Hammermill Paper

Challenge

Many elementary school children think the use of paper is destroying forests; however, research shows that sustainable forestry is preserving and protecting woodlands for kids and future generations. Hammermill wanted to begin changing this perception, starting with kindergarten- through fifth-graders.

Solution

We developed an activity toolkit that teaches how sustainable forests work and how paper is made. Since research shows that young children retain information better when they engage with activities and learning material on paper (rather than on a computer screen or tablet), we naturally leveraged paper as both the message and the medium.

Result

Our program adheres to the Common Core standards, so teachers may use it to reinforce Science, Technology, Engineering and Mathematical concepts. Early testing with small groups of teachers showed their enthusiastic embrace of the materials.

Forests sustain so much life, providing wildlife habitat, supporting soil and water conservation, and helping clean the air—in addition to producing wood products for use in building and manufacturing. Many of the forests in North America are relatively new; designed to produce trees responsibly for harvest, these farms have been established in the past 75 years. Today, there are many more trees here than there were 500 years ago, before any cities were built. Hammermill Paper and its parent, International Paper, have a longtime commitment to responsible forest stewardship.

Hammermill paper and its parent, International paper, have a longtime commitment to responsible forest stewardship.

Public perception that using paper and wood products destroys forests continues, however. Hammermill sought our help to change that perception. Recognizing that young children think harvesting trees is bad for the environment, we recommended reaching out to elementary school-aged kids with an educational program that teaches about sustainable forestry and papermaking.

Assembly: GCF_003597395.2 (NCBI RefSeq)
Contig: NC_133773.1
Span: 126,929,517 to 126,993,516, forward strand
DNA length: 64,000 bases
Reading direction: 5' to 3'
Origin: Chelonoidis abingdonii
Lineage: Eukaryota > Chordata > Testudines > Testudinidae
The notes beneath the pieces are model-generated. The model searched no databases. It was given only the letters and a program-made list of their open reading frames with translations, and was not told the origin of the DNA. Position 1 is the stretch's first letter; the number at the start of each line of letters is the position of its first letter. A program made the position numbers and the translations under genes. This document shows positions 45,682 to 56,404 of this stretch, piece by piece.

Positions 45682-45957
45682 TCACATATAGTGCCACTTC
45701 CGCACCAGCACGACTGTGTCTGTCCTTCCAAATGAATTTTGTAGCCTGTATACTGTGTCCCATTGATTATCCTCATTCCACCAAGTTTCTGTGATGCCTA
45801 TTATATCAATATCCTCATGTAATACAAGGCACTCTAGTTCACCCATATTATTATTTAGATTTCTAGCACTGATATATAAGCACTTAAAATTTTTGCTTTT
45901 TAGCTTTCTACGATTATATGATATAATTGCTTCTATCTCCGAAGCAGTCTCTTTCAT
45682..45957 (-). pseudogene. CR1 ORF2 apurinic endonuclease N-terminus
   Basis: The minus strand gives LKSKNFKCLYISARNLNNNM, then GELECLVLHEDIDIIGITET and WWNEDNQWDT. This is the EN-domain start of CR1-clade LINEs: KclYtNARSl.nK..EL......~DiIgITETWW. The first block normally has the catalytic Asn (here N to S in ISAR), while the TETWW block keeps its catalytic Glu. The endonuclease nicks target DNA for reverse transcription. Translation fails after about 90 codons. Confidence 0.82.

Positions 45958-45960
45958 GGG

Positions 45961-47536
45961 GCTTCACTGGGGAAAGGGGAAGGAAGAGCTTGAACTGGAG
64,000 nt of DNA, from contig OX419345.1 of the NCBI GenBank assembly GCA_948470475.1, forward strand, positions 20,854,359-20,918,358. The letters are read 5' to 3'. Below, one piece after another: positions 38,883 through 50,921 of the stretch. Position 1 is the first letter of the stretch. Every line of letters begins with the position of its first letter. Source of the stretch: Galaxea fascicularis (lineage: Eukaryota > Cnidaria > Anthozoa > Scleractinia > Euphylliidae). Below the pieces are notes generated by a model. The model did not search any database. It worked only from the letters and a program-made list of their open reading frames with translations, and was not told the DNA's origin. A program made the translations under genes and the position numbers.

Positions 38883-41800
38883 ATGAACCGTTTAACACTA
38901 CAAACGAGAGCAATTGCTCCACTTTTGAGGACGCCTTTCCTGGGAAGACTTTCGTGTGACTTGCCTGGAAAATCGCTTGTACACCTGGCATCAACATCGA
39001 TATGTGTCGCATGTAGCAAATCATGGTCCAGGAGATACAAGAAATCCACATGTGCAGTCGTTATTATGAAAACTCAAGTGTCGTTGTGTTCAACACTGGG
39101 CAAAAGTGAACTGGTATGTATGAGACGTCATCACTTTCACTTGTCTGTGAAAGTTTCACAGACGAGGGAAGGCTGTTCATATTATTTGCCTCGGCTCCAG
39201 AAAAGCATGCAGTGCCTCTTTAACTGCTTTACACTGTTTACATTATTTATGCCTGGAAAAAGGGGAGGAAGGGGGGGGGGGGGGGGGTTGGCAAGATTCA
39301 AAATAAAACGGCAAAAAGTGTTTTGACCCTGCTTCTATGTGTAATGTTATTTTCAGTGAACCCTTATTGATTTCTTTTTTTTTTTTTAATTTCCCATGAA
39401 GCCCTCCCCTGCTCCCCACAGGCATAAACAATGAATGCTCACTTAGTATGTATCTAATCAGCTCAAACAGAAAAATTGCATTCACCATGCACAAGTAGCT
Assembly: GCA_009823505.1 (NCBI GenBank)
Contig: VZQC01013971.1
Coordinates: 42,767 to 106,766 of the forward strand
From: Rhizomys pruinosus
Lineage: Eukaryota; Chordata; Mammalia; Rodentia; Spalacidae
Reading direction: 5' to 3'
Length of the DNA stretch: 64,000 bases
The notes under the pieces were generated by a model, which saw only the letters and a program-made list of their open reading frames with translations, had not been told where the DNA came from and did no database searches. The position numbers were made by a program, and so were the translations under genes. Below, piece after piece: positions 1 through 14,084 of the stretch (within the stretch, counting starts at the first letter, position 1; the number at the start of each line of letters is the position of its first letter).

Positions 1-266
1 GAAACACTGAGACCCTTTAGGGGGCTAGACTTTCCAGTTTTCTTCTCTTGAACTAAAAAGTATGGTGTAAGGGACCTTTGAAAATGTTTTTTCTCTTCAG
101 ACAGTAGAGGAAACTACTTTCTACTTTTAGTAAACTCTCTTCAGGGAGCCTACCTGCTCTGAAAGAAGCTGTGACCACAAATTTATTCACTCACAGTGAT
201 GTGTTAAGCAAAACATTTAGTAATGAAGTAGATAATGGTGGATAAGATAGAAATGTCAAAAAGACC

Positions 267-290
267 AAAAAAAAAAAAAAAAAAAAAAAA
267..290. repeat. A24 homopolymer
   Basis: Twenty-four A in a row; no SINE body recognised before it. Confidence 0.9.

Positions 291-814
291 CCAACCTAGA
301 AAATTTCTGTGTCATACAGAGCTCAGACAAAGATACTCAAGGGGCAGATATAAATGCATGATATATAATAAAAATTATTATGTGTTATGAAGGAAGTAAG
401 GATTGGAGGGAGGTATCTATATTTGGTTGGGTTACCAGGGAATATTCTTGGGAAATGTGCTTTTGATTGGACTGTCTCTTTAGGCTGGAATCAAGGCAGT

We proposed an activity book and supporting materials that would marry with Common Core educational standards teach students to form conclusions by thinking through evidence. Education experts say there’s strong demand for hands-on activities that teachers can weave into existing curriculum. So we developed a multi-part program called “Paper is Power,” creating the name, logo and supporting materials.

The Paper is Power kit centers around a coloring book that teaches about forests and paper; we worked with a veteran educator to develop copy and images. We also wrote, designed and photographed a series of paper-based activities, a classroom poster and a teacher’s guide for the program, along with a folder to hold all the materials. The six classroom projects, each of which can be completed in about 30 minutes, included making a folded book and making homemade paper.

Early results from the Paper is Power program showed that teachers were enthusiastic about the materials and the message. Hammermill offers the coloring book, activity guide and teacher handbook for free download from its consumer website, in addition to sharing it with educators. Teaching kids about science, the environment, sustainability and recycling helps create a new generation of planet-minded people.

Teaching kids about science, the environment, sustainability and recycling helps create a new generation of planet-minded people.